My friend, you need to be introduced to unit testing, and in particual WebTestCases from SimpleTest.
    Jason Sweat ZCE - jsweat_php@yahoo.com
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  22. #47
    Don't eat yellow snow spaceman's Avatar
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    Quote Originally Posted by sweatje
    My friend, you need to be introduced to unit testing, and in particual WebTestCases from SimpleTest.
    Indeed I do!

    http://www.php-mag.net/itr/online_ar...odeid,114.html
    http://simpletest.org/
    http://www.sitepoint.com/blogs/2004/...-10rc1-is-out/

    Thanks!
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  23. #48
    SitePoint Wizard DougBTX's Avatar
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    Quote Originally Posted by kyberfabrikken
    This is the core of the disagreement. By which standards do you assert "well-written" ?
    He's saying that well written code is code written for PHP. Any inconsistencies in PHP itself are therefore your problem to code around, otherwise you're not writing code for PHP, therefore your code is not "well written".

    You have to know everything about PHP, in past and future versions. You've got to know about all the bugs and "bogus"-bugs in PHP, how and if they will be fixed, and any new bugs that may be introduced in the future. Otherwise, you won't be able to write "well written" code.

    Douglas
    Hello World

  24. #49
    ********* Victim lastcraft's Avatar
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    Hi...

    Quote Originally Posted by Etnu
    Good code shouldn't have stuff like that in the first place.
    I thought I had explained this. The code quoted is correct both by the documentation of the day and also by what every other language is capable of. PHP5 copes with both value objects and reference objects even without the ampersands.

    Good languages shouldn't have stuff like this in the first place. As I said above, you hardly need wizardly C skills to avoid problems.

    Quote Originally Posted by Etnu
    Any good programmer knows that you don't return values by reference when there's a possibility of an invalid reference being used.
    You are sounding increasingly shrill. How unpopular do you want to make yourself? Good developers know what they are letting themselves in for when they use an ampersand.

    Quote Originally Posted by Etnu
    You try that in other languages (C++ comes to mind as being particularly painful), and you'll be wishing PHP was so gentle.
    It's a pretty standard operation to make a value object in C++. That's what the copy constructor is for. Do I need to post even more code?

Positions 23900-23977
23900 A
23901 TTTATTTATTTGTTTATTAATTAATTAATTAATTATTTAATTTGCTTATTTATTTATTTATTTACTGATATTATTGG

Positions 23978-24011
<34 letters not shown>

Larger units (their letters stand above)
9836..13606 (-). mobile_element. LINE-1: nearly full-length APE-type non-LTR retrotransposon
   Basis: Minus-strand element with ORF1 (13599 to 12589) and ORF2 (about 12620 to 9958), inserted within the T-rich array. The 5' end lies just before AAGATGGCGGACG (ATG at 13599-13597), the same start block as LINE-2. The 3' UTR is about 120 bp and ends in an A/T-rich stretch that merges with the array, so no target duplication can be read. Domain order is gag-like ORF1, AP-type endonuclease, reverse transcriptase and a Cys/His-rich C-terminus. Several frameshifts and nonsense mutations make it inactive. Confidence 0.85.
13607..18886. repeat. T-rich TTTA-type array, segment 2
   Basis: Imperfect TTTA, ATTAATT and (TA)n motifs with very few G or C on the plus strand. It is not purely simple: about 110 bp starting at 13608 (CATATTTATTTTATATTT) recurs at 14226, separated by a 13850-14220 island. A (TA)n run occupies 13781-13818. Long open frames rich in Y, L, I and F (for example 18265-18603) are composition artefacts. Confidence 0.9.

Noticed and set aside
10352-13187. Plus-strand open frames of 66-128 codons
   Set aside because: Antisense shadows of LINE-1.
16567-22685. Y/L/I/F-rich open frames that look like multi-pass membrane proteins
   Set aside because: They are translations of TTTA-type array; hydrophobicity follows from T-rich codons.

Quote Originally Posted by Etnu
    I've got at least 5 major applications under my belt that were heavily OO (in PHP4) that had no problems at all.
    Guess what? So has just about everyone else on the advanced forum.

    Quote Originally Posted by Etnu
    You're not dealing with a pointer. You're dealing with a simple logical falacy.
    That fallacy is needed for a good many design patterns: Observer, Registry, MockObjects, Singleton...

    Quote Originally Posted by Etnu
    How do you handle a reference to a number? Should I be allowed to set the literal 4 to some other value? Of course not.
    PHP5 manages fine, as does just about every other modern dynamic language. This is peculiar to PHP 4.4.

    Quote Originally Posted by Etnu
    Writing a reference-counting mechanism that can handle those situations is going to be so messy that it's simply not worth the effort,
    What has this got to do with reference counting?

    And I would like to think a dozen lines of reference counting code would be worth the effort not inflict BC breaks on just about every library out there. More likely they have had some essential stuff missing from the C structures that define the types. That would have inflicted the pain on all of the module writers out there.

    Zend are probably closer to those authors...

    Quote Originally Posted by Etnu
    You should never return a non-variable by reference -- period. It just shouldn't happen.
    If a developer does this without knowing, then I have no objection to the langauge complaining. Unfortunately it complains regardless. When the developers get it right, and "good" developers do, there should not be a problem. This is what makes PHP4.4 so broken. It forces the developer to add application code to make up for the inadequacies of the internals.

    I think it's the arrogance of this that has provoked the reaction that it has received.

    Quote Originally Posted by Etnu
    They're not going to change it back to the old, broken implementation,
    No, but they could fix the new broken implementation. Better yet, they could have fixed it before releasing 4.4.

    Quote Originally Posted by Etnu
    By the way -- the problem isn't "solved" by upgrading to PHP5. 5.0.5 and 5.1 both have the bug fixed, and 5.0.4 doesn't offer any real advantage to users of 4.0.3 who aren't planning on doing PHP5 programming anyway.
    5.0.4 add exceptions, removes references, add interfaces, etc, etc. I can think of lot's of reasons to upgrade. PHP5 is not the issue, as most applications will have work done on them for that upgrade. The problem is the PHP4 upgrade path is now rammed into the buffers until a lot of (unecessary) code is added.

    yours, Marcus
    Marcus Baker
    Testing: SimpleTest, Cgreen, Fakemail
    Other: Phemto dependency injector
    Books: PHP in Action, 97 things

  25. #50
    SitePoint Guru dagfinn's Avatar
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    Quote Originally Posted by Etnu
    Any good programmer knows that you don't return values by reference when there's a possibility of an invalid reference being used.
    I'm a bad programmer by this criterion, but not terribly embarrassed.

    Most languages nowadays don't even give you a choice about it. Why should I have to know unless I use the languages that do?
    Dagfinn Reiersøl
    PHP in Action / Blog / Twitter
    "Making the impossible possible, the possible easy,
    and the easy elegant"
    -- Moshe Feldenkrais